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Identify at least five issues that are faced by students today that impact achievement.

Identify the developmental impact of each issue.

Research and provide resources that are directly related to the issue and are aligned to the developmental goals for students. These are resources a parent or teacher could use to learn more about the issue and how to address the impact of the issue.  These are NOT the resources used in your research.

I will include a rubric and a sample presentation that you can use for inspiration.
It must have 5 issues and research and resources for each issue.

Criteria Pts


Issue Identified
Identifies at least 5 issues facing
students today, includes the complexity
of each issue

Identifies at least 5 issues facing
students, captures some of the
complexity of each issue

Less than 5 issues are identified,
and/or there is a lack of
complexity of the issue

10 pts


Clearly identifies the impact of each
issue; how the issue affects the
achievement of the student, behavior in
the classroom, and any other
developmental impact; recognizes the
complexity of impact in multiple areas

Identifies the impact of each issue,
and correctly identifies cognitive,
affective and physical impacts of
the issue on the student

Recognizes some impacts of the
issues on student learning

10 pts

Resources for

Resources are directly related to the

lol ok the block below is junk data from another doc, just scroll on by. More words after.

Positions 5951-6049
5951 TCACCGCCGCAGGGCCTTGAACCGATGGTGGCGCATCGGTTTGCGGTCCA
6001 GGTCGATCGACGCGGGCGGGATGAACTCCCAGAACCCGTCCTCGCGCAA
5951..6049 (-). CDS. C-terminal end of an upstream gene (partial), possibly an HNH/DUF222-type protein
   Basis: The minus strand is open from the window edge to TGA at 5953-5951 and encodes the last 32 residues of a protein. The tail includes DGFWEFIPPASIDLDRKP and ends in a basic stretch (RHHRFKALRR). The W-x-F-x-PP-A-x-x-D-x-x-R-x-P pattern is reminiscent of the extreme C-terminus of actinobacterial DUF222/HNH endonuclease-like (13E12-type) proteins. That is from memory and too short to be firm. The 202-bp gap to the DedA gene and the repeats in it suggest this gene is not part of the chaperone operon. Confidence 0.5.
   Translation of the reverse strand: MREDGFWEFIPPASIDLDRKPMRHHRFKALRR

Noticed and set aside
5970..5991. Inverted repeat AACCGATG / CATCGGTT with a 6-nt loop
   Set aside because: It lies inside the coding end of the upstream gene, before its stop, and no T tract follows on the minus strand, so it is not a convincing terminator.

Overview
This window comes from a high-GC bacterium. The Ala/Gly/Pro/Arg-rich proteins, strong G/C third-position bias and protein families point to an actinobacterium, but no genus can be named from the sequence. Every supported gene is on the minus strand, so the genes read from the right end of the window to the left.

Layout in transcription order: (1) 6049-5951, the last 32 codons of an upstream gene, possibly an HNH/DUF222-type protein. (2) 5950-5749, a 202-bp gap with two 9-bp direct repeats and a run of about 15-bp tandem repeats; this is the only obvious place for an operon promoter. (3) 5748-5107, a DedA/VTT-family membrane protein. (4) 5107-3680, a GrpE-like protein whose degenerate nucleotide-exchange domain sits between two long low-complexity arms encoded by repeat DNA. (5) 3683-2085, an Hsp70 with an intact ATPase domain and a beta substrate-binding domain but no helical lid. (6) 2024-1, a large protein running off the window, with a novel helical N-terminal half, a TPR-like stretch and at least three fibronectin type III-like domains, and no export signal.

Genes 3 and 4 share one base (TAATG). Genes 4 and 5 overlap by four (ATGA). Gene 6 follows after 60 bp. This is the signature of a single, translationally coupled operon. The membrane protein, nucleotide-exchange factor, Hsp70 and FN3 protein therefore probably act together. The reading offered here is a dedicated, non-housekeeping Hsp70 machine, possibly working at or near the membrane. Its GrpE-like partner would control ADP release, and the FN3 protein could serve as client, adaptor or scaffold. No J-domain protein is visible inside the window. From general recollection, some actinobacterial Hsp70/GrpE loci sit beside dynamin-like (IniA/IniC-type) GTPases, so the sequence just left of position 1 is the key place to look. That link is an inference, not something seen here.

issue and aligned to developmental
goals for the student

Resources are related to the issue
and somewhat aligned to
developmental goals for the student

Resources are not aligned to the
issues or the developmental
goals for the student

10 pts

Presentation is focused, organized,
visually pleasing and clear

Presentation is adequately focused,
loosely organized, visual
attractiveness is adequate

Presentation is unfocused,
lacking in detail, dull to view

10 pts



Issues Facing Today’s Teen
and Helpful Ways to

By Dorene Ahmad

Each day in our nation, there are an average of over 3,470 attempts by young people grades 9-12. If
these percentages are additionally applied to grades 7 & 8, the numbers would be higher. Four out of

Five teens who attempt suicide have given clear warning signs

National Suicide Prevention Hotline: 1-800-273-8255
Crisis Text Line: Text HOME to 741741


Self Harm